Investors Need to Mind This Bizarro Stock Market

Although we don't believe in timing the market or panicking over daily movements, we do like to keep an eye on market changes -- just in case they're material to our investing thesis.

After a first half of the month that was virtually an interrupted winning streak for U.S. stocks (11 of 12 trading days were winners through September 18), the second half of September is turning into a losing streak. The S&P 500 (SNPINDEX: ^GSPC  ) fell 0.3% today, racking up its fifth consecutive daily loss. The narrower, price-weighted Dow Jones Industrial Average (DJINDICES: ^DJI  ) was down 0.4%. Chalk it up as pure randomness or just another manifestation of the bizarro "QE world" that asset markets are stuck in.

"QE" refers to the Fed's quantitative easing program, under which the Fed is purchasing $85 billion a month in government and mortgage bonds in order to spur investor confidence, asset prices, consumption, investment and, ultimately, economic growth and job creation (not to mention curing sciatica). Flippant parentheticals aside, I think the Fed is probably following the right course, but it is apparent that zero interest rates and massive bond buying have created some distortions and odd phenomena in the financial markets.

And speaking of odd phenomena, how to explain that the CBOE Volatility Index (VOLATILITYINDICES: ^VIX  )  was down again today -- albeit by only 0.50%, to close just above 14 -- just one day after Treasury secretary Jack Lew observed of the financial markets that "if you look at the calm out there, it's a bit greater than it should be [in light of the looming federal debt ceiling]"? This was the Treasury secretary speaking – a man with a heavy institutional bias toward reassuring, positive assessments of U.S. financial markets.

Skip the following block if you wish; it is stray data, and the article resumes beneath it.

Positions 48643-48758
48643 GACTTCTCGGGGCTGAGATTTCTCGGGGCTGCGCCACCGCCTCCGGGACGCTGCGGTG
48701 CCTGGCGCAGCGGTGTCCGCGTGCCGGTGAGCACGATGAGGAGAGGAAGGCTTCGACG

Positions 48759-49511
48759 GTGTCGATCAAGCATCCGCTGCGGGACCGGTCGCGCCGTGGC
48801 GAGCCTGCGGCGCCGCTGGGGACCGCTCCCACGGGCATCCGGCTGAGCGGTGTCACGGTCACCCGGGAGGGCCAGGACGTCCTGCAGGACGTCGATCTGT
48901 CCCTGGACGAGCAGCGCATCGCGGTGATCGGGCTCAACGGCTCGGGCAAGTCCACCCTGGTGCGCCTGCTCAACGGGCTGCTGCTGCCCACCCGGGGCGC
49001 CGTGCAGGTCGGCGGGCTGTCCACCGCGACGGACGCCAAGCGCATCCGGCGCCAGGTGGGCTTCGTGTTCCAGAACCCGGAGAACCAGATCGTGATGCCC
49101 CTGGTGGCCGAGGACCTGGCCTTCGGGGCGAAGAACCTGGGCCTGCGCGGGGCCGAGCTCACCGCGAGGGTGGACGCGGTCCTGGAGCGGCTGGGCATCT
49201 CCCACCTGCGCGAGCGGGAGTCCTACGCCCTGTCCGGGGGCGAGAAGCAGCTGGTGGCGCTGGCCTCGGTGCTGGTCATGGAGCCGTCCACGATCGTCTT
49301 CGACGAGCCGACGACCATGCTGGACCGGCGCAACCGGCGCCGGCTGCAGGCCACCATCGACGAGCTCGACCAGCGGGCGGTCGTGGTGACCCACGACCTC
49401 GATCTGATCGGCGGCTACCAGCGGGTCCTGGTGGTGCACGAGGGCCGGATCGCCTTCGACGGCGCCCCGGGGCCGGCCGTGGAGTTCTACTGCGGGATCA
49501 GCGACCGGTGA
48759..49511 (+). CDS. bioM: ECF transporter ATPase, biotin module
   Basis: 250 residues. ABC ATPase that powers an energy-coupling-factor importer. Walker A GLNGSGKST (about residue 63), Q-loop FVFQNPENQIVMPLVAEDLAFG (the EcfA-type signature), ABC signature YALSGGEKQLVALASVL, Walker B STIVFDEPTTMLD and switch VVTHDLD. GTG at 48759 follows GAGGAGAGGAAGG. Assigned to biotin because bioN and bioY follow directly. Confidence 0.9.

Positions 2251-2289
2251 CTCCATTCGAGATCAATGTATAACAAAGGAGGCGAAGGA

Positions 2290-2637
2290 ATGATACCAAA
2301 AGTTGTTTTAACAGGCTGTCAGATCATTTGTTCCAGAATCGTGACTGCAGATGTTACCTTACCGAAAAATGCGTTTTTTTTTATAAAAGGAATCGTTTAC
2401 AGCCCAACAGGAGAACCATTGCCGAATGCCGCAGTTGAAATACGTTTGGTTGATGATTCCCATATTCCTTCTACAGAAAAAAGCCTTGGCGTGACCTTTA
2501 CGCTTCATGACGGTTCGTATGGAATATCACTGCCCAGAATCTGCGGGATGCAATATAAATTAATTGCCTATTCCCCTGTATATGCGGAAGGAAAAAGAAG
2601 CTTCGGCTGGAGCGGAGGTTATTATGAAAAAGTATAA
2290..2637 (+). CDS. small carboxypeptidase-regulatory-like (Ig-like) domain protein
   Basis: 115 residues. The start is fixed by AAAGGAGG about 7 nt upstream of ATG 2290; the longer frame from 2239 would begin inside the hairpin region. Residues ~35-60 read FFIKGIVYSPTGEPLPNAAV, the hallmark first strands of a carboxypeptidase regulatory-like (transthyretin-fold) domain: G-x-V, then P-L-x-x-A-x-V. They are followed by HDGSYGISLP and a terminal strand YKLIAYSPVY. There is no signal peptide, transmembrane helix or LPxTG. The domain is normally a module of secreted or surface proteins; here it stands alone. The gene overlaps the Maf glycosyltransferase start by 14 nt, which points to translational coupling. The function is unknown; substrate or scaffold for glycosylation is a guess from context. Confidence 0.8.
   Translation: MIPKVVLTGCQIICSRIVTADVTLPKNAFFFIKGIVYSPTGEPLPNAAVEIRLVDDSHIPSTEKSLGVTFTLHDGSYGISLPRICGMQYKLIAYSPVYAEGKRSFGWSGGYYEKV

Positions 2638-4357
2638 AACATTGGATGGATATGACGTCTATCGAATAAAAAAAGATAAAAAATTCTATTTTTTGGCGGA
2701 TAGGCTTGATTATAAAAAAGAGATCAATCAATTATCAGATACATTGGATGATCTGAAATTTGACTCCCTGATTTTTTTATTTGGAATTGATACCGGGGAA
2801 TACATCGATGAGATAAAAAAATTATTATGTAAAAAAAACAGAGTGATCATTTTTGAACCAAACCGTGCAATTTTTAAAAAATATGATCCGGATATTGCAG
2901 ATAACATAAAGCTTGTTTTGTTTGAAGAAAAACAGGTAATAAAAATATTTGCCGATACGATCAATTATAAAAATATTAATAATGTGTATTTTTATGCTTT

The VIX, Wall Street's "fear index," is calculated from S&P 500 option prices and reflects investor expectations for stock market volatility over the coming 30 days. Typically, the VIX moves in the direction opposite to that of the S&P 500. Essentially, investors associate lower volatility with stock market rallies than stock market crashes (in numerical terms, the lifelong correlation between daily changes in the VIX and those in the S&P 500 are -0.7). However, in four of the past five days, the VIX has moved in the same direction as the S&P 500.

Furthermore, the absolute level of the VIX is confounding. As I wrote just six days ago, with the VIX at 13.16, "I find it scarcely conceivable that investors should sell volatility down to such depressed levels, given that lawmakers are set to butt heads over the federal budget and debt ceiling during [the next 30 days]." In the month that preceded Congress's last-minute "fix" of the previous debt ceiling fiasco, in August 2011, the average closing price of the VIX was 19.62, and our polity doesn't look less dysfunctional now -- rather the opposite.

A VIX at 14 leaves no room for the possibility of a (well-telegraphed) Black Swan like a technical default of the U.S. on its obligations. I'm not saying that I expect this to occur, but, with U.S. stocks fully priced, it seems to me the short-term risk is to the downside. This needn't concern long-term investors, of course, but it's always worth noting when market indicators appear inconsistent with economic -- and political -- reality.

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  • Report this Comment On September 26, 2013, at 5:23 PM, Mega wrote:

    I agree, volatility seems too low. Even if the debt ceiling is extended, it will probably only be for a few months and then we will be right back where we are now.

    I've been raising cash the last few months, primarily because valuations have increased but also because of this issue.

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